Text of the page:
What about the presidency of Fred Luter?  Will that fix our image?  It will certainly help.  I didn’t know much about him until his name was tweeted as the presumptive candidate last year.  He seems to be a very well respected, well qualified and Godly man.  He’s got great pastoral credentials and he’s been very active in SBC life for a long time.  He seems to be a steady and thoughtful pastor.  I’ll be honored to have him as our next SBC President based on what I know – which isn’t really that much.

So if I don’t necessarily have any real issue with the actions themselves, what is my issue?  My issue is with the way these things are done; the smoke-filled-room itself whether virtual or real in space.  I do not like it.  I do not like a self-selected group of people assuming they know what is best and working behind the scenes to orchestrate an outcome.  I do not like power-brokering, good-ole-boy networks and having an “inside crowd”.  If you’ve got an agenda, say so, and then let the Convention decide what to do with it.  Let opposition speak.  Manipulation is not leadership.  I want to see our Convention trust the body of Christ to do the right thing –  to trust that God will speak through it.  I want to see our leaders step forward and make their case to persuade.  Then I want them to step back and listen to the response.  I want them to accept what the messengers decide.  I don’t like stealth agendas.

Does this quiet cartel of power exist anywhere except my mind?  I am convinced it does exist, and not just in my imagination, but I suspect it could be about to fracture.  The new wild-card is going to be what happens between the “Traditionalists” and the Calvinists.   I know there won’t be a new pick for the 2013 President announced next week since it will be assumed that Luter serves his maximum two years – that’s normal.  It’s the year after that I want to watch.  Who will the candidate be?  In the smoke-filled-room, names put forth by either side may now be contentious.  The problem as I see it is that any serious candidate will come from one of the warring tribes, and the other tribe may not be easy to persuade.

Regardless of the factions, I want to see agendas come out into the open.  Light truly is the best disinfectant.  If you can’t be up-front about what you are doing, there may be something wrong with your plan.  If your positions can’t stand the scrutiny of the whole group, then you may want to reconsider them.  Maybe we need to get back to something like 2006 when for the only time since the conservative resurgence, the messengers rejected the insider, spanked the power-brokers, and chose Frank Page.  I think that worked out just fine, as well as sending a clear message to the occupants of the smoke-filled-room:  “Open the windows and let the smoke clear!”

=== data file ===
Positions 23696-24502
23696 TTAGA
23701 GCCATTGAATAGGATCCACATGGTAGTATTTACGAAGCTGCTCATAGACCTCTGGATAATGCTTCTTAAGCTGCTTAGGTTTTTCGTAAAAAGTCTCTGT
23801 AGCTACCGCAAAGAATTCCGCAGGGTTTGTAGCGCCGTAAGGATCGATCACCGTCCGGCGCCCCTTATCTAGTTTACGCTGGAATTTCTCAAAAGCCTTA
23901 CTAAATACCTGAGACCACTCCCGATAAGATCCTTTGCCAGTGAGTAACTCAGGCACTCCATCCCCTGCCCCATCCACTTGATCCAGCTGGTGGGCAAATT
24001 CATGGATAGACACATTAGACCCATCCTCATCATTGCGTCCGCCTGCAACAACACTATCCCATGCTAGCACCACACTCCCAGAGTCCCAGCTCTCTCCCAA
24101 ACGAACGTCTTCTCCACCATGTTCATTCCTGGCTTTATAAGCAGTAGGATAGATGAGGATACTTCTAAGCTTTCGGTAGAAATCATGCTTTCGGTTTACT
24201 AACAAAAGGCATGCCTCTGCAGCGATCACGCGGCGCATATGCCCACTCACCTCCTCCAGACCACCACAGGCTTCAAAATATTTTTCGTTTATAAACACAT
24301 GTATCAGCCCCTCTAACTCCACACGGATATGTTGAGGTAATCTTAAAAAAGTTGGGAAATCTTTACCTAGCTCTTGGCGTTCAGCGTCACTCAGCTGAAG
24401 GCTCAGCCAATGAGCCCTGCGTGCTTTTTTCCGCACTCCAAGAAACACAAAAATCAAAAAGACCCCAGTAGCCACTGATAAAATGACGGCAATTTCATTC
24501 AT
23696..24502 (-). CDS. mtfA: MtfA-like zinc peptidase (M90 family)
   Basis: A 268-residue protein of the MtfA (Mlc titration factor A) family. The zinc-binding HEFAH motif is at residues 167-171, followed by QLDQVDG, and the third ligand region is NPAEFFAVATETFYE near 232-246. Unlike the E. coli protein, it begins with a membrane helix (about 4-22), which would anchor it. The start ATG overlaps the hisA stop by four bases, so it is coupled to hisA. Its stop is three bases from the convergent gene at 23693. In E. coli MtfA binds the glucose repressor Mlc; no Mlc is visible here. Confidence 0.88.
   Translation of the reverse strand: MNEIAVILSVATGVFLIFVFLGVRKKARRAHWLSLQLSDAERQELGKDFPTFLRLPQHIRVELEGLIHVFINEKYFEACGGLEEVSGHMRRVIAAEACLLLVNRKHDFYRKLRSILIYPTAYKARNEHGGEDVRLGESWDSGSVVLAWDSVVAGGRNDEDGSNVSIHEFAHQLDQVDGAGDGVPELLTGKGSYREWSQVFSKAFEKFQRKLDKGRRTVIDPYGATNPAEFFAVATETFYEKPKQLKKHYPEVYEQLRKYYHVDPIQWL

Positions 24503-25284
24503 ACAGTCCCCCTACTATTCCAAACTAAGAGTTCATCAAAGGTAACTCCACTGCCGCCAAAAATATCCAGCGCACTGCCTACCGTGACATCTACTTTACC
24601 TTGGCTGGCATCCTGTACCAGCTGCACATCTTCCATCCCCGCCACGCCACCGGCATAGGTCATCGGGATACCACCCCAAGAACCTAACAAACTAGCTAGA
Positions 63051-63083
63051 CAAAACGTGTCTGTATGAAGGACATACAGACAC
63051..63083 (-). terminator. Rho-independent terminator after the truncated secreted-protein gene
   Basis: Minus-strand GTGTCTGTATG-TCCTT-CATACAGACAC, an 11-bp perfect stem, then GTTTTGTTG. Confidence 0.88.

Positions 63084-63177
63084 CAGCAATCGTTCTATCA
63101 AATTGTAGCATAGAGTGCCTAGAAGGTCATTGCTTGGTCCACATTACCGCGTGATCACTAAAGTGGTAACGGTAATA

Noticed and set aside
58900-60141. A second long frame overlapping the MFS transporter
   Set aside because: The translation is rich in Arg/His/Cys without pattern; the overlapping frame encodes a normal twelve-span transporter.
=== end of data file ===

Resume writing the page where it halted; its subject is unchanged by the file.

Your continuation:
Will a candidate from the smoke-filled-room for 2014 President be announced at next year’s convention?  I don’t think so, but time will tell.

Monday, June 11, 2012

Dead Man Walking

The soteriology wars are heating up as Southern Baptists react to the document released May 31 titled: “A Statement of the TraditionalSouthern Baptist Understanding of God’s Plan of Salvation”.  It’s been interesting to watch the back and forth.  It was one of these discussions that prompted this post.  One commenter on a blog asked an honest and insightful question of Calvinists:  Is there one lynch-pin that you see for your soteriology that is critical and upon which the system would fall if it were removed?  There were various answers, but I think there is at least one lynch-pin to Calvinism that I want to talk about in this post.

I believe the understanding of exactly how the word "dead" is to be interpreted in Scripture is a core concept in Calvinism.  How you understand particularly Paul’s usage of “dead” impacts your view of sin and atonement.  How many times have I heard a Calvinist brother say to me, "Paul tells us we are completely, spiritually dead.  Dead men don't give themselves life!  Dead men don't do anything!"  What did Paul mean in Ephesians 2:1 when he said, “As for you, you were dead in your transgressions and sins, in which you used to live when you followed the ways of this world…”?  I believe there is a risk in Calvinistic interpretation to dive right in to understanding certain words – like “dead” – in light of their systematic theology rather than stepping back and seriously looking at the context.